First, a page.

Diet Books and Fitness Guides for Healthy Profits?

Even the most casual observer of nonfiction bestseller lists can't help but notice that diet books often dominate the list and remain there for years at a time. I believe this has been going on at least since the 1960's, may have something to do with the widespread acquisition of color televisions, but that's another story. Diet books are often branded with the name of a celebrity doctor or the latest health fad resulting from some governmental pronouncement, and are pushed strongly by their trade publishers with big budget campaigns. Fitness guides are more likely to be written by celebrity trainers, who get into the public eye by talking about the foibles of the Hollywood stars they've trained. Anybody with the ability to market a book on TV by gossiping about famous people is probably better off with a big trade publisher than self publishing, which is the subject of this blog.

As usual, I turned to Amazon for a quick look at how health oriented titles by unknown authors are selling, and I used the subsidy presses as a proxy. The reason is that none of the subsidy presses do any meaningful marketing for titles, even if they are paid to, so an Amazon Power Search turns up titles that are doing well due to the efforts of the author. The string I used was:

subject: diet or health and publisher: authorhouse or iuniverse or xlibris or booklocker or lulu

This turned up 1214 subsidy published titles in the diet, health and fitness area, of which the top 10 had sales ranks under 100,000. None of the books were in the top 10,000 during this particular check, which should set off a warning bell for the aspiring self publisher. If you were self publishing your book with print on demand and getting the majority of your non-direct sales through Amazon, which is probably true for all the titles in the list generated, you'd estimate that the current top dog is selling less than 1,000 copies a year. Even if you earned a very healthy profit margin by going through Lightning Source, Replica or Booksurge, that's hardly a living.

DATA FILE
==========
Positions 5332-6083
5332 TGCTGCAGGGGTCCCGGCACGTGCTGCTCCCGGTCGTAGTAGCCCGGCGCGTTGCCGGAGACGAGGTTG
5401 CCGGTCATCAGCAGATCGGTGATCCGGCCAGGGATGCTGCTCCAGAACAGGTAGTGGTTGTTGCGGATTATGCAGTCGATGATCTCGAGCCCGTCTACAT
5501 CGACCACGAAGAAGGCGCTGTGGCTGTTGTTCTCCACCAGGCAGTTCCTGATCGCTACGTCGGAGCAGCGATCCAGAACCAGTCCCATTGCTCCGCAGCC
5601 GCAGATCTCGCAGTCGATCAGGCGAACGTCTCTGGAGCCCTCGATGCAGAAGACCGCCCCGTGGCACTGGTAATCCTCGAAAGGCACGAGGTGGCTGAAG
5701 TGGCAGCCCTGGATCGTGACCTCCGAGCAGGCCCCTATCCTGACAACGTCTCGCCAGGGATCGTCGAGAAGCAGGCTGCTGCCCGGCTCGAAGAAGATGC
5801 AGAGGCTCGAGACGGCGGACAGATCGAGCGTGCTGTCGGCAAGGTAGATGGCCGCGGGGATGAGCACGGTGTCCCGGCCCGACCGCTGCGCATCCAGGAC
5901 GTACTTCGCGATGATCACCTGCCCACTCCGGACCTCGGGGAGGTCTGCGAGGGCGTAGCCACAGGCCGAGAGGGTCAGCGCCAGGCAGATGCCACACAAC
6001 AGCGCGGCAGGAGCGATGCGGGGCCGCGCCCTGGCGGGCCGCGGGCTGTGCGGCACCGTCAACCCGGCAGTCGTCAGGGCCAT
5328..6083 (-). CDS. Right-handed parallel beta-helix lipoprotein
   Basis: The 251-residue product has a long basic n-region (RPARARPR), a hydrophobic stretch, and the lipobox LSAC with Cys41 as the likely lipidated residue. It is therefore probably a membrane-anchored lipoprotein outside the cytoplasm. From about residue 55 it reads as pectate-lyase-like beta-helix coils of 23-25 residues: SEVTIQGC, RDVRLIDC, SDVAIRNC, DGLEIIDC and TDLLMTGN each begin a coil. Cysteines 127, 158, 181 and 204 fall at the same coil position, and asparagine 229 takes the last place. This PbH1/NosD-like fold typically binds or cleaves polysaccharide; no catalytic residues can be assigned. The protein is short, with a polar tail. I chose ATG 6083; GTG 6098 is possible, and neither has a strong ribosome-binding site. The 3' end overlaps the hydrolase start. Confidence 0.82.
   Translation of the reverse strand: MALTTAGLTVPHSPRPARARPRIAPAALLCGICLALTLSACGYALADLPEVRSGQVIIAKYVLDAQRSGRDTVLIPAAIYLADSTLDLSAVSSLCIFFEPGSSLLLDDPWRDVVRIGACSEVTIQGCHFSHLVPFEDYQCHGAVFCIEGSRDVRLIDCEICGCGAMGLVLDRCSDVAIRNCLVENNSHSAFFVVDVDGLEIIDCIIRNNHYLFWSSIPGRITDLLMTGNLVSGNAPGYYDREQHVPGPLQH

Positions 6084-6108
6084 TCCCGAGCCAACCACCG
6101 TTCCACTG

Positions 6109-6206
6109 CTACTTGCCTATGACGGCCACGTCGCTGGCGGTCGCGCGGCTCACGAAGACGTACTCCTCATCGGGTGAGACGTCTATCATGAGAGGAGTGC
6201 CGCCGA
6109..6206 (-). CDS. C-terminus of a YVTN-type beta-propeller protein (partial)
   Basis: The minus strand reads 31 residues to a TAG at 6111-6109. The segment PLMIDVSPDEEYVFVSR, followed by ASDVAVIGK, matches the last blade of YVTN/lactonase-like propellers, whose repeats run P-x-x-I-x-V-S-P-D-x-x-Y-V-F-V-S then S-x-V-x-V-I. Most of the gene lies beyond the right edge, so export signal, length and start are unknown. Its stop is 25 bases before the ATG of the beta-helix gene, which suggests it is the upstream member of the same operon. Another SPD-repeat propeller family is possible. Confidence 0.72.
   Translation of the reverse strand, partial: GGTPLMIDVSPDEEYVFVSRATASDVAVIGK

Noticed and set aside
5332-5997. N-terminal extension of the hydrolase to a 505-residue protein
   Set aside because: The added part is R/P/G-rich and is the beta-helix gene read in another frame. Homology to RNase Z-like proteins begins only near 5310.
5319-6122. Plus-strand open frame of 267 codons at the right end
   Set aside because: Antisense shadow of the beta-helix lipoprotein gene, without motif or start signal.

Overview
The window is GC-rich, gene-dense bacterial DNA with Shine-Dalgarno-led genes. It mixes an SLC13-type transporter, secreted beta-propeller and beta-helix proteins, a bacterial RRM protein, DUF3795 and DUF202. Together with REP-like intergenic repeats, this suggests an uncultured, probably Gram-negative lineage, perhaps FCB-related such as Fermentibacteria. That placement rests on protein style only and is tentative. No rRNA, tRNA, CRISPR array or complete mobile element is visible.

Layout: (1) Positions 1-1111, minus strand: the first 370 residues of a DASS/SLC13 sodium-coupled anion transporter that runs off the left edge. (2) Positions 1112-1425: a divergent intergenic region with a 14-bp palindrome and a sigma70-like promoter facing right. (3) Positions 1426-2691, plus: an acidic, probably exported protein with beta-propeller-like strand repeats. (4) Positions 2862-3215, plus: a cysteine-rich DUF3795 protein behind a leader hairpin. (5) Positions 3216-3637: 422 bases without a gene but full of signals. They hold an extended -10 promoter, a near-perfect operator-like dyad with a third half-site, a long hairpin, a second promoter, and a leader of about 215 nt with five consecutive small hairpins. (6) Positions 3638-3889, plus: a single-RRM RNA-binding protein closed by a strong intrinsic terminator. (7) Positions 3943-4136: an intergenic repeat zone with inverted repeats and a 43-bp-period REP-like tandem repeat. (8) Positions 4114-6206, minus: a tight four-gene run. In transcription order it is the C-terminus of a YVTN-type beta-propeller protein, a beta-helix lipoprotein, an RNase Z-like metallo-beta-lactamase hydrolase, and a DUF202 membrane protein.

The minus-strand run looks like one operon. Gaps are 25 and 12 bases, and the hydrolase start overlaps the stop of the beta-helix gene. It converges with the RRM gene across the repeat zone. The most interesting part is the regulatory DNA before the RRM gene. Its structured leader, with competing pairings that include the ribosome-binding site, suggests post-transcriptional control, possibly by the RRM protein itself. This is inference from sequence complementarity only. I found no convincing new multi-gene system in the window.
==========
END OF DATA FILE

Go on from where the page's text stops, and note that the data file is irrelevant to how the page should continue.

So, should the aspiring fitness guide self publisher give up and look into writing adult titles instead? Not at all, because the method I used above for generating the bestseller list has a serious flaw. It only includes books from authors who used a subsidy publisher, and even though some of them may be fairly savvy marketers, none of them are doing it for a living because there's no living to be had! If I was interested in self publishing diet books and health related titles myself, I would have gone through a very different exercise on Amazon, a time consuming process of elimination to search out true self publishers of related titles and look at the reasons for their success. Without doing the many hours of work, the process goes like this. Search for:

subject: diet or health

which yields 283,637 titles, a few too many for me to start looking at. Even more impressive, the first 700 or so titles on a bestseller sort were in the top 10,000, the range where a self publisher can start thinking about making a living. In fact, it's one of the most dominant categories of books I've ever seen on Amazon. On the other hand, don't forget that for the 700 or so titles in the top 10,000 there are almost 283,000 also rans.

The bottom line is that if there's a market with a seemingly infinite ability to absorb new titles, it's diet and health books. The trick, of course, is marketing. Since almost all of these titles are sold as nonfiction, whatever the truth of the matter, they make ideal candidates for Internet marketing. As our check of subsidy publishers showed us, this isn't a niche category where a book is likely to get sales just based on the title, there's just too much competition. But if you start with the website, put the draft of your book online and work to build the traffic, you'll soon get an indication of whether it's going to work for you. If you start getting regular e-mails asking when you're going to publish the book, it's time to hire an editor, some proofreaders, pick a print on demand printer and publish.

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